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The Simpsons

The Simpsons is an animated comedy about a family in the fictional town of Springfield. The family is made up of selfish father Homer, fretting mother Marge, precocious daughter Lisa, rebellious son Bart and silent daughter Maggie. FOX 1989-???


Episode 3 - Homer the Heretic

23 February 2012

Synopsis: Homer decides to stay home from church on a particularly cold Sunday morning. While Marge, the children and the congregation freeze, Homer has the best day of his life. He vows never to go to church again and a visit from God (in a dream) affirms this decision. Marge is increasingly worried about Homer and the affect his behaviour is having on the children. The Flanders family also get involved in trying to win him back. Homer refuses to relent though and while snoozing the next Sunday he accidentally sets fire to the house.

The Good: This episode taps into a specific attitude to religion in the West with real skill. There are two sides to the episode: the plot and the wider exploration of the issue.

The plot is good and finds a really enjoyable comic tone as Homer suddenly benefits from not going to church. The contrast between his blissful carefree privacy and the freezing church service was amusingly drawn out. The writers abandon subtlety to good effect as Homer makes himself a disgusting breakfast and exclaims "Mmmm fattening." He then settles down in front of the television to receive this ludicrous announcement "We interrupt this public affairs programme to bring you...a football game." Meanwhile the church service is dull and Bart and Lisa are so cold that the description of hell's molten sulphur begins to sound appealing.

Homer's attitude to religion naturally causes problems for Marge because it sends the children conflicted messages. Bart underscores this danger by cheering on Homer's defence of his actions using evangelical cheers and waves of approval for good measure. Marge continues to argue with him, Reverend Lovejoy tries to persuade him and the Flanders family chase him around singing cheesy church songs.

Throughout this time Homer's behaviour, though understandable, is coated with selfishness. A particularly good bit of writing sees Marge having to clean gunk off of the waffle press while arguing with Homer. The point is clear - Homer is selfish and lazy and his stance has nothing to do with genuine belief. His dream about God was pretty funny and of course managed to support his agenda entirely. Homer's slovenly behaviour led to him setting the house on fire and it was left to the Christian kindness of Ned Flanders to save him (including a hilarious rescue scene where Homer managed to bounce back into the burning house after Ned had saved him). So Homer agrees that staying home isn't the right thing to do and returns to church. But true to who he is the final shot is off him sleeping through the service. He is no more devoted than he was but he accepts that it's something he should do for his own good.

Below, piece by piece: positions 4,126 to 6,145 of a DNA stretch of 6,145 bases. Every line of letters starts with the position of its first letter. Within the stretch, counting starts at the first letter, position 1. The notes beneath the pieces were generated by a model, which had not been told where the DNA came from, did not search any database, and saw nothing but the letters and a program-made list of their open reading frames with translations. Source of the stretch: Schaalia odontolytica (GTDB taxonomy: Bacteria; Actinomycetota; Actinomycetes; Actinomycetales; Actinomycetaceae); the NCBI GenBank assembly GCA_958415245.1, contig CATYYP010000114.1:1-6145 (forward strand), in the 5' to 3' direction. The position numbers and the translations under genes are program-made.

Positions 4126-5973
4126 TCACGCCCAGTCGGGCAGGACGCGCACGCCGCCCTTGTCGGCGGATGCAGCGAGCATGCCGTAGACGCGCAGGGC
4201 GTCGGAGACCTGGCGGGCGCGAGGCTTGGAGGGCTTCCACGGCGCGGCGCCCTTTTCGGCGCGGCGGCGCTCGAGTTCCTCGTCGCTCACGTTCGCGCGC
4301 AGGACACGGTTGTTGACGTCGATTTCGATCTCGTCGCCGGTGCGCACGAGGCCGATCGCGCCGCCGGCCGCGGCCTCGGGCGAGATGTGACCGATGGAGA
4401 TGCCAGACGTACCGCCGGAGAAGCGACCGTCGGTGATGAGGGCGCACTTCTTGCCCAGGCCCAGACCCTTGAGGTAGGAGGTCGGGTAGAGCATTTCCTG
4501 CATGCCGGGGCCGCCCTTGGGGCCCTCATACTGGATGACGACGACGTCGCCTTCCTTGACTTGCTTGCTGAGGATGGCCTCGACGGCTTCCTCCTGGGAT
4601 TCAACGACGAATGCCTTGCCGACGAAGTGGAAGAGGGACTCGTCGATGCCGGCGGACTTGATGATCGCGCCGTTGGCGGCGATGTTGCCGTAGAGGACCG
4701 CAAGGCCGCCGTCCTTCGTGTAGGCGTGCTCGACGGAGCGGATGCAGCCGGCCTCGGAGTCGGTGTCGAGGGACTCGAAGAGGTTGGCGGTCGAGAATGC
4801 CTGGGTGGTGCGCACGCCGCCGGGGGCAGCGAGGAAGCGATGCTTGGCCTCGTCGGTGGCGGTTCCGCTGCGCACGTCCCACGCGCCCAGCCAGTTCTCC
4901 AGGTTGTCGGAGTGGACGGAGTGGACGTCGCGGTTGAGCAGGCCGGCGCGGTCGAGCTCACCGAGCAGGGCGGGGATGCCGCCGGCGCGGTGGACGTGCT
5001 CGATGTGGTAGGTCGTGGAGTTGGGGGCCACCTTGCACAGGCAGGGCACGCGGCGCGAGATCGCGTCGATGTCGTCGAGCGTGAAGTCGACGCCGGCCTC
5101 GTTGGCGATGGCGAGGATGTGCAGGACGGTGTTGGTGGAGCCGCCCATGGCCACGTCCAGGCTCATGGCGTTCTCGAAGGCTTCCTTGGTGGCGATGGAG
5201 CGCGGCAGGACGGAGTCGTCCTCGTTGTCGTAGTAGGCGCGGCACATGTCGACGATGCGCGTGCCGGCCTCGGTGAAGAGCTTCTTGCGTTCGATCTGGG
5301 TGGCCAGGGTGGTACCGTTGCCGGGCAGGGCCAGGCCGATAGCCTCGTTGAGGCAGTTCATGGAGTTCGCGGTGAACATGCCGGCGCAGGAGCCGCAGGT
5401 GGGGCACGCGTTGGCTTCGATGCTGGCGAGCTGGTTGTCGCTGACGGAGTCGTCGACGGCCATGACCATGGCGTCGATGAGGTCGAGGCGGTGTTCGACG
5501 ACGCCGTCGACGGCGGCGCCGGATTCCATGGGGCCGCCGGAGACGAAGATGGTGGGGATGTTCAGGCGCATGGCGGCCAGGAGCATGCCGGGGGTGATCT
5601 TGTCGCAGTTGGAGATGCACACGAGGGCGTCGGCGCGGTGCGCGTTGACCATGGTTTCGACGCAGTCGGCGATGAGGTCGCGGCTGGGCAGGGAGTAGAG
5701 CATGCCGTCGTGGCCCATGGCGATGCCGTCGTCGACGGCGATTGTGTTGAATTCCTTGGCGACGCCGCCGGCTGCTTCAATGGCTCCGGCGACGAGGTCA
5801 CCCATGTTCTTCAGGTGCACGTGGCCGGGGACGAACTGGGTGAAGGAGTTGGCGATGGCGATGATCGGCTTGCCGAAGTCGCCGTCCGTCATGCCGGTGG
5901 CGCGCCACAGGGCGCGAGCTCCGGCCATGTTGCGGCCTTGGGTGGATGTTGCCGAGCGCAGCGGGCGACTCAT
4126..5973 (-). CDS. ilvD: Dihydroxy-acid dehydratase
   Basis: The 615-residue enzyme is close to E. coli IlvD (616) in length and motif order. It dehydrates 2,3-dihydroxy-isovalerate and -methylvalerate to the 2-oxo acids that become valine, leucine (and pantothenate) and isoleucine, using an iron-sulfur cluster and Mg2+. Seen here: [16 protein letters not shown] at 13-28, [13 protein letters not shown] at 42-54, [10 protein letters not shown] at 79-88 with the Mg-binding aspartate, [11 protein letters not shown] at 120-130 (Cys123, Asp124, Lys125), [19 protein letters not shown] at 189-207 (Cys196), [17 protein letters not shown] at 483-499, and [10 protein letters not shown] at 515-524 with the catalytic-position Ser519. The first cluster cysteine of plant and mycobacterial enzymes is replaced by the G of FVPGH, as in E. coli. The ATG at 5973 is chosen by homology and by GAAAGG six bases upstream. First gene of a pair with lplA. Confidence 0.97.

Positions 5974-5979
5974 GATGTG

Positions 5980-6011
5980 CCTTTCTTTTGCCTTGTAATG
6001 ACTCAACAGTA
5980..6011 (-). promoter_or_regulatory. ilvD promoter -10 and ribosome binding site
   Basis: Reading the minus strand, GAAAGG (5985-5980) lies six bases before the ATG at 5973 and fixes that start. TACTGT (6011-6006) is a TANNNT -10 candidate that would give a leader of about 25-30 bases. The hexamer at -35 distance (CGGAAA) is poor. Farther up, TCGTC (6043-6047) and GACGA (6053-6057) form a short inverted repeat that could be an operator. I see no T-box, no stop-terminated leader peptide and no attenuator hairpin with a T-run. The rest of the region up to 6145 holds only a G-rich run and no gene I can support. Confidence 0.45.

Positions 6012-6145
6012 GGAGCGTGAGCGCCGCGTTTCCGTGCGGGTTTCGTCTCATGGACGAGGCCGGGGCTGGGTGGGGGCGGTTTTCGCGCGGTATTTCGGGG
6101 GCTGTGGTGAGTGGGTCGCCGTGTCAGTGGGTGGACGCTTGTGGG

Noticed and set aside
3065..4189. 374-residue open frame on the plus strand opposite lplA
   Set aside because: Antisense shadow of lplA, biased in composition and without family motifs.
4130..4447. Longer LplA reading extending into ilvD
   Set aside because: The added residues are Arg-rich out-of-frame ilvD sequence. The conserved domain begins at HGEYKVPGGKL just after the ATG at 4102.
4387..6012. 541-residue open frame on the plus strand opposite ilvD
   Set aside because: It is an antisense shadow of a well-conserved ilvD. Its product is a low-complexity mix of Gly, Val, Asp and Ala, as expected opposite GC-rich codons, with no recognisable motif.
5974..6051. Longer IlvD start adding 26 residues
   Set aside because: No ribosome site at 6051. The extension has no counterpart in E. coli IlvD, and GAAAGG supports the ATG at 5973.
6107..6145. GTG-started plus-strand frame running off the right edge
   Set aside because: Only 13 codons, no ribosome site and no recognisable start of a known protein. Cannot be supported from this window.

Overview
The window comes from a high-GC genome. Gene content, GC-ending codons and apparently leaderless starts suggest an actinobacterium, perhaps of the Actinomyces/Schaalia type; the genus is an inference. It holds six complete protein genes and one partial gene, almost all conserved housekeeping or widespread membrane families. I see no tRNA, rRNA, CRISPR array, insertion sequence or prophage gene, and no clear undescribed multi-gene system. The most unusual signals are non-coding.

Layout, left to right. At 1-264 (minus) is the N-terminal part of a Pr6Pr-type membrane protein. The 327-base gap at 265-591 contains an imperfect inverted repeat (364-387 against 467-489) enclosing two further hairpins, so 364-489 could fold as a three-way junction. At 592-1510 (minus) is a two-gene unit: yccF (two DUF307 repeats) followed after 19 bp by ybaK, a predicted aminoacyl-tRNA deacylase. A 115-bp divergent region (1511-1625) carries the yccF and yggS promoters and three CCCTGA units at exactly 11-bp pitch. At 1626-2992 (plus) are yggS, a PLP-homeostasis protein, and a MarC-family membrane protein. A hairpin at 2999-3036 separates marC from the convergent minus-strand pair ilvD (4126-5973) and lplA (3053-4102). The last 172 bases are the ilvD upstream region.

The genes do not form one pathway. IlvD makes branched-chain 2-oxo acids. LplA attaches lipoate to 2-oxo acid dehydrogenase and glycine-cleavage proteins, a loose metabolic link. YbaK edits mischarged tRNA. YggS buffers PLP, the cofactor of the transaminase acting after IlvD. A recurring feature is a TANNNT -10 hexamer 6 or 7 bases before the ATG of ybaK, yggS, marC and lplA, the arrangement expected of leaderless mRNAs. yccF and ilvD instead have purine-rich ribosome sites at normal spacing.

The story is well told and neatly deals with Homer's attempt to get out of a boring obligation while ultimately restoring the status quo. However it's the specific exploration of Western attitudes to church and religion that make this episode stand out. Religion is of course a sensitive topic and it would be difficult for beloved non-animated characters to explore the issue as thoroughly as Homer can here. It's a situation which the writers admirably take advantage of and they outline the casual Christian's attitude to religion perfectly. Homer argues that going to church is a boring, formal waste of time. He argues that being a good person and family man is surely all that can be asked of him. He even throws in a bit of doubt about whether all the details of the Christian faith are necessarily accurate to help back up his argument about not attending church. The fact that God agrees with this informal view of the faith is the height of the satire. Homer manages to turn God himself into a laid back good guy who is relaxed about rules and regulations. He has managed to reinterpret Christianity to fit his circumstances in a way which allows him not to expend any effort on it.

As the story is told I think it manages to both agree with and mock Homer at the same time. By airing Homer's views there is undoubtedly a critique of the formal and dull aspects of church. Yet Homer is also surrogate for many people who have adapted the parts of religion that they like and ignored the parts which they don't. It's a very clever and simple story which accomplishes a lot.

The Bad: The one part of the episode which doesn't make a lot of sense is the volunteer fire fighters. Apu, Otto, Chief Wiggum, Barney and Krusty all turn out to put out the fire. Why on earth would Springfield have a volunteer fire service and not a professional one? Not to mention the unlikely collection of characters who make up this force. It was a ludicrous conceit to allow the writers to conclude with men of different religions working together to do the right thing. It felt like a needless attempt to de-Christianise the story.

Best Joke: It did however lead to the best joke of the episode as Reverend Lovejoy manages to patronise Apu in a brilliantly believable way:
RL: "He (God) was working in the hearts of your friends and neighbours when they went to your aid. Be they Christian (points to Ned), Jew (points to Krusty) or (points to Apu) miscellaneous."
A: "Hindu! There are seven hundred million of us."
RL: (Entirely genuine) "Oh that's super."

The Bottom Line: This is a really strong episode which mixes social satire and straightforward comedy with ease and skill.



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